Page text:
Examining a long-held retirement planning assumption.
A classic retirement planning rule states that you should retire on 80% of the income you earned in your last year of work. Is this old axiom still true, or does it need reconsidering?
Some new research suggests that retirees may not need that much annual income to keep up their standard of living.
The 80% rule is really just a guideline.
It refers to 80% of a retiree’s final yearly gross income, rather than his or her net pay. The difference between gross income and wages after withholdings and taxes is significant to say the least.1
The major financial challenge for the new retiree is how to replace his or her paycheck, not his or her gross income.
So concluded Texas Tech University professor Michael Finke, who analyzed the 80% rule last year and published his conclusions in Research, a magazine for financial services industry professionals.
Finke noted four factors that the 80% rule does not recognize.
- One, retirees no longer need to direct part of their incomes into retirement accounts.
- Two, they no longer involuntarily contribute to Social Security and Medicare, as they did while working. Three, most retirees do not have a daily commute, nor the daily expenses that accompany it. Four, people often retire into a lower income tax bracket.1
Given all these factors, Finke concluded that the typical retiree could probably sustain their lifestyle with no more than 77% of an end salary, or 60% of his or her average annual lifetime income.1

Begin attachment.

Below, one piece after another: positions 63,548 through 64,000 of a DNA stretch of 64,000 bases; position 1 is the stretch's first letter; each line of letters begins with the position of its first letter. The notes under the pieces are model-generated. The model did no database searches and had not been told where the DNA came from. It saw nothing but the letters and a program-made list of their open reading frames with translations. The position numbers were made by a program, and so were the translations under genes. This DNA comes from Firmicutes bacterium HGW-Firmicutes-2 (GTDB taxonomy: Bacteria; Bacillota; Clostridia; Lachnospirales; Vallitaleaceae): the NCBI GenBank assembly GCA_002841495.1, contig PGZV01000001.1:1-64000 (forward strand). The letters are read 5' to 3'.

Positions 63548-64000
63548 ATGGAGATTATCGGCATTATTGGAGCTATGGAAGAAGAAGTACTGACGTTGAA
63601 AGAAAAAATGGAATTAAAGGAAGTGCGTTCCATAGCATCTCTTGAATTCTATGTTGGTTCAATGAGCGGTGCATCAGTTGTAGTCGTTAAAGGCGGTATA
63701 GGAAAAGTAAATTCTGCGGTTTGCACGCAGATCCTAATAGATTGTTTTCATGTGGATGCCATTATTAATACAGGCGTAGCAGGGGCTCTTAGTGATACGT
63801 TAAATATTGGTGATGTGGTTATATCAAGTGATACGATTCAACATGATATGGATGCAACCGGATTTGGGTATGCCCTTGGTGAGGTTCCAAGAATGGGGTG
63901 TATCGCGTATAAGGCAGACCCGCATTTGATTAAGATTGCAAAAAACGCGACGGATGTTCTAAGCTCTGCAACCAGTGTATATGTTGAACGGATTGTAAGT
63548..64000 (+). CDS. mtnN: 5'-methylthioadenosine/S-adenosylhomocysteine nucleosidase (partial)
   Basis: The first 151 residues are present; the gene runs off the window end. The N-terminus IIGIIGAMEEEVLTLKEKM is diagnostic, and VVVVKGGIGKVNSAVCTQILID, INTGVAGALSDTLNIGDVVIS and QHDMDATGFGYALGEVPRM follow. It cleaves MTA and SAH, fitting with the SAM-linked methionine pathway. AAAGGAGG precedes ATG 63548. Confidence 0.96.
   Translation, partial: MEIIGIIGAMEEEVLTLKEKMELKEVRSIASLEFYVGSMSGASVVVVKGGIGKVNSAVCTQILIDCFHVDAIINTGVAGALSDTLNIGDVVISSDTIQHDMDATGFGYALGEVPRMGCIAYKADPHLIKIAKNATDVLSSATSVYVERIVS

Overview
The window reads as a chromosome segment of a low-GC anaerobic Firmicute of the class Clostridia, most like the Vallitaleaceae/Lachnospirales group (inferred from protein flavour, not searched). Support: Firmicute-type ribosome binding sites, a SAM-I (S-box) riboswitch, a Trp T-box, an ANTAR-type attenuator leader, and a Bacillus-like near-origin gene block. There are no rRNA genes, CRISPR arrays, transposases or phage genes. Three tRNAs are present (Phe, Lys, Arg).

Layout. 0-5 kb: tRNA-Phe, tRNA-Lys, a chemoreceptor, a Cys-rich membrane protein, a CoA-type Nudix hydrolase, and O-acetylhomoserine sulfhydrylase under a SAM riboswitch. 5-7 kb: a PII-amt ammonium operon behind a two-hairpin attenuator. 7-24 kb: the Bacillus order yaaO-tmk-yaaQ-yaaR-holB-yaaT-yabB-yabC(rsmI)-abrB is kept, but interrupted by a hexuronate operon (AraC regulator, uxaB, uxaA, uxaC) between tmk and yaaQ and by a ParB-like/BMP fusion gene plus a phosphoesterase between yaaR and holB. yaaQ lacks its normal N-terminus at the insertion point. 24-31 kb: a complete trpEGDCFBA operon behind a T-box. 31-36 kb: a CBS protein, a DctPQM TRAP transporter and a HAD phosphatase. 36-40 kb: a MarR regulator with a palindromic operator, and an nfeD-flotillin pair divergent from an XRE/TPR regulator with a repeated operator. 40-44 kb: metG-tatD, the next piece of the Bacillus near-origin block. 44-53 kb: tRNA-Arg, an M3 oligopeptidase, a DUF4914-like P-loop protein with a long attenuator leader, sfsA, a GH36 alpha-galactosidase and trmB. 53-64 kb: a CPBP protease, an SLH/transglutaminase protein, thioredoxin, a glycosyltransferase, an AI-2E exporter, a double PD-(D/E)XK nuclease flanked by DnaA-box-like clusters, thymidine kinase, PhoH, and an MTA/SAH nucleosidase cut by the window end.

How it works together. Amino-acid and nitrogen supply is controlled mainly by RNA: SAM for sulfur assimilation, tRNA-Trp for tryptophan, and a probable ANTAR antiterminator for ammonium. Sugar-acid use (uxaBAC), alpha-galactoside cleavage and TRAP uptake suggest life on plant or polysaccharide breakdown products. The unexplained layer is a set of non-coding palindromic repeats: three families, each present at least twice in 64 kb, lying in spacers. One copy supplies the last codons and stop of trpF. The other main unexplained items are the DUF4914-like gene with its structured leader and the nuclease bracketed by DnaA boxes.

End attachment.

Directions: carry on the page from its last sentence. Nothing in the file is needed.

Retirees need to determine the expenses that will diminish in retirement.
That determination, rather than a simple rule of thumb, will help them realize the level of income they need.
Imagine two 60-year-old workers, both earning identical salaries at the same firm. One currently directs 25% of her pay into a workplace retirement plan. The other directs just 5% of her pay into that plan. The worker deferring 25% of her salary into retirement savings needs to replace a lower percentage of their pay in retirement than the worker deferring only 5% of hers. Relatively speaking, the more avid retirement saver is already used to living on less.
New retirees may not necessarily find themselves living on less.
The retirement experience differs for everyone, and so does retiree personal spending.
As a recent Employee Benefit Research Institute study noted, household spending typically declines 6% in the first two years of retirement, with additional declines thereafter. This is not the story for all retirees; EBRI also found that almost 46% of retiree households increased their spending in the initial two years of retirement. On the other side of the scale, nearly 40% of the retiree households EBRI studied saw their expenses fall by at least 20% within two years of retiring.2
A timeline of typical retiree spending resembles a “smile.”
A 2013 study from investment research firm Morningstar noted that a retiree household’s inflation-adjusted spending usually dips at the start of retirement, bottoms out in the middle of the retirement experience, and then increases toward the very end.2
A retirement budget is a very good idea.
There will be some out-of-budget costs, of course, ranging from the pleasant to the unpleasant. Those financial exceptions aside, abiding by a monthly budget (with or without the use of free online tools) may help you to rein in any questionable spending.
Any retirement income strategy should be personalized.
Your own strategy should be based on an accurate, detailed assessment of your income needs and your available income resources. That information will help you discern just how much income you will need when retired.
2 – money.cnn.com/2015/12/02/retirement/retirement-income/ [12/2/15]
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